Fort Myers Family Legacy Trusts & Undue Influence Lawyer
One of the most heavily litigated issues in probate or trust litigation is the allegation that some party exerted undue influence over the testator or settlor in the creation of a will or trust. If undue influence is proven, specific terms of a will or trust, or the entire document, may be declared invalid. Through an influential decision known as the Carpenter case, Florida law has set out several factors and criteria that help decide an undue influence case. The lawyers at Kuhn Law Firm, P.A. in Fort Myers are well-versed in probate and trust litigation in Florida courts throughout Lee, Collier and Charlotte counties. Our lawyers act aggressively in litigation to protect our clients’ rights and persuade the court regarding the presence or absence of undue influence in a particular probate or trust administration. Read on to learn more about undue influence in Florida probate and trust litigation, and contact Kuhn Law Firm, P.A. if the issue of undue influence has arisen in your probate or trust administration.
Confidential Relationship and Active Procurement
In order to prove undue influence, a party must be able to prove that a confidential relationship existed between the maker of the will or trust and the person who exerted the undue influence. Once established, the party must also prove an “active procurement” of the change in the will.
Of the two prongs of the Carpenter test that must be proved to show undue influence, proving the existence of a confidential relationship is generally the easier of the two to accomplish. This term is read very broadly. It can include a legal or fiduciary relationship, a personal relationship, or any situation where one person has a strong influence on another, or where the will or trust maker relies strongly on the other person. Since a confidential relationship is not that hard to prove, most undue influence litigation focuses on the other prong of the Carpenter test – active procurement.
The Carpenter court laid out seven criteria or factors that can be used to show active procurement, or active steps taken on the part of someone to influence the drafting or changing of a will or trust. These factors are:
- The beneficiary accused of undue influence was present at the execution of the will
- The beneficiary was present when the testator expressed a desire to make a will
- The beneficiary recommended a particular attorney to draw up the will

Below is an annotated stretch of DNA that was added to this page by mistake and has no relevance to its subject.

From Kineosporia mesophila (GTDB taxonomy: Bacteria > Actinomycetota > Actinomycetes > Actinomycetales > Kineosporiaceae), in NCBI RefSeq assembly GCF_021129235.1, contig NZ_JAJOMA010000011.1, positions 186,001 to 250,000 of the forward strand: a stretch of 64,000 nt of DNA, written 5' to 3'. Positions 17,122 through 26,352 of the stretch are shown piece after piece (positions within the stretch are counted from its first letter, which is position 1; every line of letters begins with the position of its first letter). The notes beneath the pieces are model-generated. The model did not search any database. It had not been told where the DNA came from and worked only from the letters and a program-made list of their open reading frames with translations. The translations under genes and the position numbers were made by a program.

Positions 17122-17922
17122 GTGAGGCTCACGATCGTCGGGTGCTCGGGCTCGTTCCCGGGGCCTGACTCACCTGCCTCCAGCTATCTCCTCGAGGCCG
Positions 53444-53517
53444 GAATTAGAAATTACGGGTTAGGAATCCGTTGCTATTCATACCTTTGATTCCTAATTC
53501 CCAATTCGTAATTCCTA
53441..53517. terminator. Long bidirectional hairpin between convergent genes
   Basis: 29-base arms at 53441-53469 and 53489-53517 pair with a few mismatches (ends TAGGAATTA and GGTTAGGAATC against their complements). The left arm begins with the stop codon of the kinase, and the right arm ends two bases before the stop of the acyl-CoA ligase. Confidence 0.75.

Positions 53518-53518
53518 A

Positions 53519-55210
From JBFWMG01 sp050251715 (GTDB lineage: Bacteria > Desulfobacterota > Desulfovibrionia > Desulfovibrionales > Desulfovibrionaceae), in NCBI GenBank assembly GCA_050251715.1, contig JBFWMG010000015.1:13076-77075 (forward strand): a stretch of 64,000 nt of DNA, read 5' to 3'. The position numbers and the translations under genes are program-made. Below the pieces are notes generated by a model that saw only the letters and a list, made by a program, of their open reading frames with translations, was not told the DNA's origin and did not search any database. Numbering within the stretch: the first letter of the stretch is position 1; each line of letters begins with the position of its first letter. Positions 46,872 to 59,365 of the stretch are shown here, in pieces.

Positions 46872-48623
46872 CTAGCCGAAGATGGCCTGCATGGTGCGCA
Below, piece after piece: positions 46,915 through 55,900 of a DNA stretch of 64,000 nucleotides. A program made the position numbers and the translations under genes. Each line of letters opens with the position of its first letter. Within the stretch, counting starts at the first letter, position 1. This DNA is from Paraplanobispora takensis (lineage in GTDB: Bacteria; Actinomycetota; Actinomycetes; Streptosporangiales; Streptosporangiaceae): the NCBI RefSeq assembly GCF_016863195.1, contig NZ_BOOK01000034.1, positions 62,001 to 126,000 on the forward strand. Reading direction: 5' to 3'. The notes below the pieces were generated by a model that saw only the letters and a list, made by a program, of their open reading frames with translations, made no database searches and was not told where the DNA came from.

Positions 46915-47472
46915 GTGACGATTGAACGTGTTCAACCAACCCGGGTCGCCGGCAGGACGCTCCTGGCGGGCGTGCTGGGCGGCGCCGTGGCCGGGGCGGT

- The beneficiary knew about the contents of the will before it was executed
- The beneficiary gave instructions to the attorney drawing up the will regarding the will’s preparation
- The beneficiary is the one who secured the witnesses to the execution of the will
- The beneficiary took charge of the safekeeping of the will after it was executed
Establishing the Presumption of Undue Influence
Showing the presence of a confidential relationship, along with the presence of one or more of the Carpenter factors of active procurement, creates a presumption that undue influence was involved in the drafting of the will. It is then up to the person defending the will to provide some reasonable explanation as to why those factors exist but undue influence was not involved. If the party cannot do this, then the judge can void part or all of the will based on undue influence.
Proving Undue Influence by a Preponderance of the Evidence
If the party defending the will is able to rebut the presumption of undue influence, the burden falls back on the party challenging the will to prove the existence of undue influence by a preponderance of the evidence. This means that at the conclusion of the trial, the evidence weighs more heavily in favor of the presence of undue influence. As lawyers extensively experienced in probate and trust litigation, Kuhn Law Firm attorneys have the skills and abilities to fully represent your interests at trial whether your are pursuing or defending a claim of undue influence in the drafting of a will or trust.
Help is Available for the Resolution of Undue Influence Disputes in Fort Myers, Naples and Port Charlotte
For skilled and knowledgeable representation in an undue influence case regarding probate or trust litigation in Lee, Collier or Charlotte County, contact Kuhn Law Firm, P.A. at 239-333-4529 to consult with one of our able and experienced Fort Myers estate litigation lawyers.